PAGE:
Lewis Vaughn, an author, philosopher and critical thinker whose specialty is bioethics (the ethics of medical and biological research), needed help. After publishing more than twenty nonfiction books, many of them addressing big, heady topics, like Living Philosophy: A Historical Introduction to Philosophical Ideas, he contacted me sixteen months ago for help writing a memoir. Reaching readers with his personal story and making it more than a narrative “think piece” was a high mountain to climb. Barefoot.
Today, Lewis celebrates publication of his acclaimed first memoir, Star Map: A Journey of Faith, Doubt and Meaning.
To give you an idea of what I do as a memoir consultant and developmental editor, I’ll share some about the path I helped this author take to complete his memoir and have it published.
To start, I read Lewis’s full-length manuscript. He had written about his journey from being a passionately fundamentalist Christian young boy to becoming a questioning and somewhat disillusioned young man who ultimately finds peace with his questions and his broader understanding. His writing showed skill, with well-articulated thoughts, but the tone was almost academic, which doesn’t fit memoir. Memoir wants a personal tone; readers want to feel spoken to, up close and intimate.
Lewis presented many thought-provoking ideas, but the book needed scenes interwoven with his narrative to animate and engage readers in his transformative journey from believer to questioner. Scenes portray “real time”; they draw readers in and allow the writer to give characters depth through the use of relevant dialog, characteristic mannerisms, and actions that add while also moving the story forward.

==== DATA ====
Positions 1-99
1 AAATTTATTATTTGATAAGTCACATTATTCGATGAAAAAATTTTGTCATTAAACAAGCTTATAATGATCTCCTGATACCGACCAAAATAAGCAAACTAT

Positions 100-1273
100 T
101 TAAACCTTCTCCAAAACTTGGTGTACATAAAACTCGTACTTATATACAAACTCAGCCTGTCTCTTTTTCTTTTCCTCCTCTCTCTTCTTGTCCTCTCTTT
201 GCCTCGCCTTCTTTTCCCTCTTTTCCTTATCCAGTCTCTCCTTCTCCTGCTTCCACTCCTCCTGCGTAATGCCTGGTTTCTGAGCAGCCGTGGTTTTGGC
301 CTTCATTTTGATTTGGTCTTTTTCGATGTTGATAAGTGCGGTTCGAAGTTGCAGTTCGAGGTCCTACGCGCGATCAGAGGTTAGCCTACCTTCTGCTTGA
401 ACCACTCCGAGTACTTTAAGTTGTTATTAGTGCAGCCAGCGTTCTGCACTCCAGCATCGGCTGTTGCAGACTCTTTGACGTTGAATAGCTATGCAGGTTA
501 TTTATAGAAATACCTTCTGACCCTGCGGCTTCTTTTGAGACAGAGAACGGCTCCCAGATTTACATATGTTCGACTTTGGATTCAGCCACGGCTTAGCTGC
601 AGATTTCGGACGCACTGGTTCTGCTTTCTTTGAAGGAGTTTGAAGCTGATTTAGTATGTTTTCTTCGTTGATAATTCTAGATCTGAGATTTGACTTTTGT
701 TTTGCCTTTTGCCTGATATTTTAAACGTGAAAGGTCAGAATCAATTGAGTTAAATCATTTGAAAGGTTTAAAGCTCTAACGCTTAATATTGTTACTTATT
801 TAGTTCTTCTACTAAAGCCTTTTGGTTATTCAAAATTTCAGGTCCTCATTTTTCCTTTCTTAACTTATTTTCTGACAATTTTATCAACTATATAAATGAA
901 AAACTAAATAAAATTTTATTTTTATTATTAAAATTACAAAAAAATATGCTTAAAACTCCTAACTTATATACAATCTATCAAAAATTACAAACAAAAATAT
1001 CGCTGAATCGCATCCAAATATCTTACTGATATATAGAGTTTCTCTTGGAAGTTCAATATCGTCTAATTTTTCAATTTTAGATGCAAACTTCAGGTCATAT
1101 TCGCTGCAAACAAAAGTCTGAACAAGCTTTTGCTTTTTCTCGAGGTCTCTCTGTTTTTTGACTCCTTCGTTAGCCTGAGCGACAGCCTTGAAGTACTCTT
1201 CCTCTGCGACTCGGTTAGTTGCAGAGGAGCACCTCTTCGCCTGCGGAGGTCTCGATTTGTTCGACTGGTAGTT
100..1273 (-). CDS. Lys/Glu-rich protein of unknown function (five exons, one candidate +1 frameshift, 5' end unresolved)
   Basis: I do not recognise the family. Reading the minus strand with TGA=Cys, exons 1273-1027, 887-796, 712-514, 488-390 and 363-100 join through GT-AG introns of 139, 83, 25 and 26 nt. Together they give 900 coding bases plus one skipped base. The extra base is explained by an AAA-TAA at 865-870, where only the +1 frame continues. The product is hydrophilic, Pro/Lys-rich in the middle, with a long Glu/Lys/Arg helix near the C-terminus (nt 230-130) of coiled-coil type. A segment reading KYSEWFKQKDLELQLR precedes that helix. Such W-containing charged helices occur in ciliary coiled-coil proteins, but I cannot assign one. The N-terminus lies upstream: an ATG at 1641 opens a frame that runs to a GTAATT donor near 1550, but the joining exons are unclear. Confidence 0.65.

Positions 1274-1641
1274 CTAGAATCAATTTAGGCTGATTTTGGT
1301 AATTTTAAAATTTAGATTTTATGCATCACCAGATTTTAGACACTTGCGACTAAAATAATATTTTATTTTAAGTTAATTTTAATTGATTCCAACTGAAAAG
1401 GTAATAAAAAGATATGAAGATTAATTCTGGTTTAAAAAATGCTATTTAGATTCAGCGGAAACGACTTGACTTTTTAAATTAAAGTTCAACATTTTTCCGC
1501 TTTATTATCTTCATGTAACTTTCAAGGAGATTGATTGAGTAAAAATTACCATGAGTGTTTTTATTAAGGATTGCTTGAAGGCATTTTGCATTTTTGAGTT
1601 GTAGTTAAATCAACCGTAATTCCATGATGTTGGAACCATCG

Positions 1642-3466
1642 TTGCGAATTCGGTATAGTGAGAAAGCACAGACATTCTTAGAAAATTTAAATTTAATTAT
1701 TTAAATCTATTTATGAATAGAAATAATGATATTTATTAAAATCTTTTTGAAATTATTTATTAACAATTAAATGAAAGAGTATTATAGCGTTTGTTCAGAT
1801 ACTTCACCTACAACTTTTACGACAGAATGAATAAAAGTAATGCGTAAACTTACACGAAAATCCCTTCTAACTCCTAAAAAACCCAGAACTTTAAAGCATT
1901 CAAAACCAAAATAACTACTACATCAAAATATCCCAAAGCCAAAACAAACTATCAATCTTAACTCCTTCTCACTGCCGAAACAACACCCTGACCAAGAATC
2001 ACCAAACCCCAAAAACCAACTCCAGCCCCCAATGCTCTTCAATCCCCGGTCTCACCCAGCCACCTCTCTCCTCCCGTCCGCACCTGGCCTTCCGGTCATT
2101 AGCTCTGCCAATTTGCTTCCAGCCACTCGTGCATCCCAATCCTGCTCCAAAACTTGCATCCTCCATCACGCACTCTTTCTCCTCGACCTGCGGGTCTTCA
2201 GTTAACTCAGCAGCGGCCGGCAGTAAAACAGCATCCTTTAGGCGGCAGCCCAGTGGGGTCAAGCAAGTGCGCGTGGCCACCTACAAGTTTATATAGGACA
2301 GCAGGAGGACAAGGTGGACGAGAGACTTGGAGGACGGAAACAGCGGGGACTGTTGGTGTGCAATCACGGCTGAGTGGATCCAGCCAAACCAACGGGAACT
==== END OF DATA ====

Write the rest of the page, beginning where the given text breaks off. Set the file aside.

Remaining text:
Next, like I do with all memoirs in progress, I evaluated the story’s shape—where it begins, how it progresses, where it finishes. I considered how characters come across—are they flat (only a name and a relationship to the writer, like Uncle Harry) or are they dimensional? I gave suggestions for fleshing out key characters and suggestions for where scenes could illustrate in place of narrative summary. I also encouraged this author to explore the emotional truths he’d uncovered, not just the facts.
A few weeks after he received my consultation notes, Lewis presented me with a revised draft, ready for editing. After a few months of hard work on both of our parts, Lewis’s book was finished and he was ready to find a publisher.
One year later, his memoir, Star Map, is published and receiving stellar reviews.
For any good memoir, whether you’re a new writer or an experienced one you need to step out and be brave, remembering your story has value, you need to learn what you need to know about good memoir writing, get expert help along the way, and know that all writers benefit when they ask for guidance crossing that bridge between nonfiction and fiction to write creative nonfiction—resulting in a memoir readers can learn from and enjoy.